Some veterans have waited years for their claims to be processed. They're specifically directing their anger at the Oakland VA office where the inspector general says there is a backlog of about 34,000 cases. So Monday, veterans came to the Veterans building in San Francisco to get some help.
The veteran's benefits office is on the 12th floor of the Oakland Federal Building.
"That's the black hole, the VA, because you can't get anything resolved with your claims," said Vietnam vet Douglas Briggs.
Briggs was one of hundreds of veterans who came to the meeting to voice their anger. Rep. Jackie Speier, D-San Mateo, and Rep. Barbara Lee, D-Oakland, hosted the forum to help the mostly older vets process their overdue claims. An inspector general's audit found that veterans were waiting an average 320 days for the Oakland office to act on their claims. And when they did, they had an error rate of 38 percent.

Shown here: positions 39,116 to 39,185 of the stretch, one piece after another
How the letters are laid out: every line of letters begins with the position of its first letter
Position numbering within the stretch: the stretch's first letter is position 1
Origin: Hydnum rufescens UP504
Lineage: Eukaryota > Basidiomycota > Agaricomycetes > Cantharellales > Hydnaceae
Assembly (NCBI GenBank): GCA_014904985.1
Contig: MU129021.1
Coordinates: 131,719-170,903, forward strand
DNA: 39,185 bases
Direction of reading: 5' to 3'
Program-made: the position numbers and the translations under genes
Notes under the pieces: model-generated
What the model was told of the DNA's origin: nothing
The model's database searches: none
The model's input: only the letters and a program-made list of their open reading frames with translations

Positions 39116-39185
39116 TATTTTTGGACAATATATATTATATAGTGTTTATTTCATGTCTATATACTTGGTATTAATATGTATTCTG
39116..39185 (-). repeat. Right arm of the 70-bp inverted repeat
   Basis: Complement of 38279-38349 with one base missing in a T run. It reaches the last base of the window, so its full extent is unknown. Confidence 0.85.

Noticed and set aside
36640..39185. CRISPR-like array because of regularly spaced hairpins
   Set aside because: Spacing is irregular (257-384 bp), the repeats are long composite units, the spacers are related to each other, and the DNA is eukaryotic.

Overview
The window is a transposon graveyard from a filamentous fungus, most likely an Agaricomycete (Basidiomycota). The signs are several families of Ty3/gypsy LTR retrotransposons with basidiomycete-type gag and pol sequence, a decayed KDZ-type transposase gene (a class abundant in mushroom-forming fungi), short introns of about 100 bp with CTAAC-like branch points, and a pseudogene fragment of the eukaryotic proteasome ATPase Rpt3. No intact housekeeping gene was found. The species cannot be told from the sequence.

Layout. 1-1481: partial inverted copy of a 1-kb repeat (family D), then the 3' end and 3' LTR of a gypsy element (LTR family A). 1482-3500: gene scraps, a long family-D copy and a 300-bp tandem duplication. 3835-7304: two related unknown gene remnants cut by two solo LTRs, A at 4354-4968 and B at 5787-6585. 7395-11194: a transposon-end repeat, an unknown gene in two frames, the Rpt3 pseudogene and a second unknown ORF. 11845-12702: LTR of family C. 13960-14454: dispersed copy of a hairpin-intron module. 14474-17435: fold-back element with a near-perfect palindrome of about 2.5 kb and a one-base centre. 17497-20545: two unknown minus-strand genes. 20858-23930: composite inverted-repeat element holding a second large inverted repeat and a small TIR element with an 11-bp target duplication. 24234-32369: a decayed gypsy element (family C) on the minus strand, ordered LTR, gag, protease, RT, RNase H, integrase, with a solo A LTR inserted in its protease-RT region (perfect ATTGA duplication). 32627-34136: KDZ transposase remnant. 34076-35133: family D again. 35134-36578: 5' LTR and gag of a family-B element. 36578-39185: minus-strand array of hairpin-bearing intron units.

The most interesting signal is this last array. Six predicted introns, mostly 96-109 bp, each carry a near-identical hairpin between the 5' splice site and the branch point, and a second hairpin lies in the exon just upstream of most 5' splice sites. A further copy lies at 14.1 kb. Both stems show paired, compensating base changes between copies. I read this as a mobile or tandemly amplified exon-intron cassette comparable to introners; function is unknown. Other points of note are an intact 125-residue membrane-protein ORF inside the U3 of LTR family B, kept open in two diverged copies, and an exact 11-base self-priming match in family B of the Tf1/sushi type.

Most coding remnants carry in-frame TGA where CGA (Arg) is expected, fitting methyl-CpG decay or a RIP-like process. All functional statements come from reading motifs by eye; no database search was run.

"Our country is swift to go to war, but not swift to responding to the war heroes when they come home," said Speier.
"This is an outrage that should never have happened. This is a moral imperative," said Lee.
Dennis Rushing is a Vietnam vet who's 90 percent disabled. He wants to know why his benefit claims were sent to the Oklahoma VA's office.
"I phoned the VA in Oakland. I couldn't get any answers," said Rushing.
Among those who showed up to get answers was Sargent Binkley, a disabled West Point graduate and decorated Army veteran, whose story ABC7 News has followed.
Six years ago, he was arrested for robbing a pharmacy, pointing an unloaded gun at the pharmacist. He stole painkillers which military doctors prescribed instead of treating his PTSD. Three years ago, a trial jury found him not guilty by reason of insanity. Since then, Binkley has completed extensive therapy sessions, but he told us, the Oakland VA has yet to process his claims for PTSD.
"I found out today that after two plus years, they haven't even looked my material that I gathered from numerous doctors from the VA and privates," said Binkley.
Officials from the Oakland VA office say the backlog was caused by the economy which has triggered a jump in the number of claims, but they say the accuracy rate of 38 percent, which the inspector general found, is not accurate. The accuracy rate is really only 14 percent. They say that the inspector general miscalculated.
Regardless, the veterans are not pacified.